|M.Sc Student||Yael Shababo|
|Subject||Medical Staff's Attitudes and Reactions towards Patients|
and Escorts' Aggression
|Department||Department of Industrial Engineering and Management||Supervisor||Full Professor Rafaeli Anat|
|Full Thesis text - in Hebrew|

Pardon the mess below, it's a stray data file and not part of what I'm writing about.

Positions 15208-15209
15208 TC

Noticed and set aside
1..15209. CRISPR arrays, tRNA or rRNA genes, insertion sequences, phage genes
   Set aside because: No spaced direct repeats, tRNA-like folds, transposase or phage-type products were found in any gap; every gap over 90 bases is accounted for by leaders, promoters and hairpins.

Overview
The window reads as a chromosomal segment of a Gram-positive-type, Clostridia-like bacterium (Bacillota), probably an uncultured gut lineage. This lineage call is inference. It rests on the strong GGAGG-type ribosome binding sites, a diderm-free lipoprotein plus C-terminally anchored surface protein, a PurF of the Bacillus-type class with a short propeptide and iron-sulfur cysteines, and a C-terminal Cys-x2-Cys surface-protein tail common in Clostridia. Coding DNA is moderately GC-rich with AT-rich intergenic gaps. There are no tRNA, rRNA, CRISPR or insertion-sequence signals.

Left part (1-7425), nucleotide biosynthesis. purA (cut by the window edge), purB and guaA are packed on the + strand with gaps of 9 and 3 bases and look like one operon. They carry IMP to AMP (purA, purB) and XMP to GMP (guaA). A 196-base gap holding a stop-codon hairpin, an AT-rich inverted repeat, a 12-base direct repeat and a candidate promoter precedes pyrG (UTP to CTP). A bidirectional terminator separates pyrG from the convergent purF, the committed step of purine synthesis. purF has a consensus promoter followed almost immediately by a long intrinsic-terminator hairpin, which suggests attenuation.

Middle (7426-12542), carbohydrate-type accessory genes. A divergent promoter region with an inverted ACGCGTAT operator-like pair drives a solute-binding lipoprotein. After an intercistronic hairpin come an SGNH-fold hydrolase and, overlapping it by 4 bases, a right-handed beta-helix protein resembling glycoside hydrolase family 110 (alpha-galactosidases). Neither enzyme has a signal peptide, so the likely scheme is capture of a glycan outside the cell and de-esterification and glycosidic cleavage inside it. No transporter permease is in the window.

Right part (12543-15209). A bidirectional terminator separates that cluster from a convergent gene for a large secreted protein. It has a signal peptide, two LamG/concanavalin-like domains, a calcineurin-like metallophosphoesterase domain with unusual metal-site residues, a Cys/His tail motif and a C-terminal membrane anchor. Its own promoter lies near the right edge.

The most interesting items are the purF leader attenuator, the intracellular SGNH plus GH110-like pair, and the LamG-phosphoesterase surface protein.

Aggression towards hospital staff is a serious problem, with little theoretical or empirical understanding. This research suggests that staff members hold divergent views of aggression, and maintain different degrees of agreement regarding aggression's positive and negative meanings. Building on the idea that the attitudes that people hold regarding an object (people, behaviors) influence their behavior towards the object, I propose that attitudes towards aggression predict staff members' behaviors facing an angry person. Based on models of stress, I predict that two stressors (role conflict and level of anger) act as moderators of the attitude-behavior relationship. Data was collected from 177 staff members in two large hospitals in Israel. Results partly support the suggested model, showing that a view of aggression as harming or functional predict behavior when role conflict and the displayed anger are high, while a view of aggression as a normal behavior predicts behavior when role conflict and the level of displayed anger are low.